This rubber is anything but "sticky". It's actually quite hard. I haven't used the boots yet, but they sure are a big improvement over the Orvis boots in terms of comfort and ease of putting them on and taking them off, due to the full closed cell neoprene liner.

They are also designed to be easier to clean. I am looking forward to trying them in the field soon.

Grip will be increased tremendously with the addition of Simms Hardbite Studs. If you don't get the grip that you are looking for, you may want to consider adding them.

Simms has a new screw-in stud that fits in between the lugs of the boot. It is much larger than the Hard Bite Stud giving more surface area for grip. That stud system should start filtering into the shops this fall.

MP

michaeln
09-20-2009, 11:08 AM
Simms has a new screw-in stud that fits in between the lugs of the boot. It is much larger than the Hard Bite Stud giving more surface area for grip. That stud system should start filtering into the shops this fall.

MP

If you mean the Simms Hardbite Star Cleat Studs, they're already available at some shops. I ordered a set yesterday. The only thing that bothers me about them is that I think the Philips head on the screws may get buggered up eventually, making it difficult to get a screwdriver tip in there.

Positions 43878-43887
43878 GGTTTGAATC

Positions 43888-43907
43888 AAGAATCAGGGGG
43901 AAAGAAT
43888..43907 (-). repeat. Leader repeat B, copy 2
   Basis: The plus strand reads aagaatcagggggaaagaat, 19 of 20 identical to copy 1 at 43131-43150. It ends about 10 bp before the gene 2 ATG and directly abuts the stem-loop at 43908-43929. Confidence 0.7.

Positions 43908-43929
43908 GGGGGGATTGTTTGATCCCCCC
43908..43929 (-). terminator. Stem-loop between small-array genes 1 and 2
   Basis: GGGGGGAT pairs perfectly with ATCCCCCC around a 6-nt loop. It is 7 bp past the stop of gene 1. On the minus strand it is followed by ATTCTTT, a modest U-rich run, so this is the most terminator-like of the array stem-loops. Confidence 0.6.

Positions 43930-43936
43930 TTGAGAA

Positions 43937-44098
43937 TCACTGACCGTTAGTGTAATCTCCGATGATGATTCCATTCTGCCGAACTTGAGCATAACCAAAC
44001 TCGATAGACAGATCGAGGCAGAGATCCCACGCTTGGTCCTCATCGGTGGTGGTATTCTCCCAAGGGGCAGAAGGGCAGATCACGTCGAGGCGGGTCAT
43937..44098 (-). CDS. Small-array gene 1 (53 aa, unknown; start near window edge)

http://www.theriversedge.com/store/images/PAAAAAPOHIOHONHJ.jpg

estrother
09-20-2009, 09:49 PM
I have worn (fished with) Bean Aqua Stealth boots since the late 90s; I think it was near the time that they first started making them (having them made). The boots and the waders (also LL Bean) are still going strong 10+ years later. I am certain that I do not fish as much with waders as many of you, but the boots and the waders look like they are new.

In terms of grip, the Bean boots are very good, but I would have to say that felt (I have some hippers with felt soles) grips better on rocks with slime.

Taking everything into account, I prefer the Aqua Stealth soles. It works as well as felt in most conditions, and it wears much longer. My rarely used hippers with felt soles show much more wear. Also the rubber sole does not take days to dry, which is important if you are on a trip.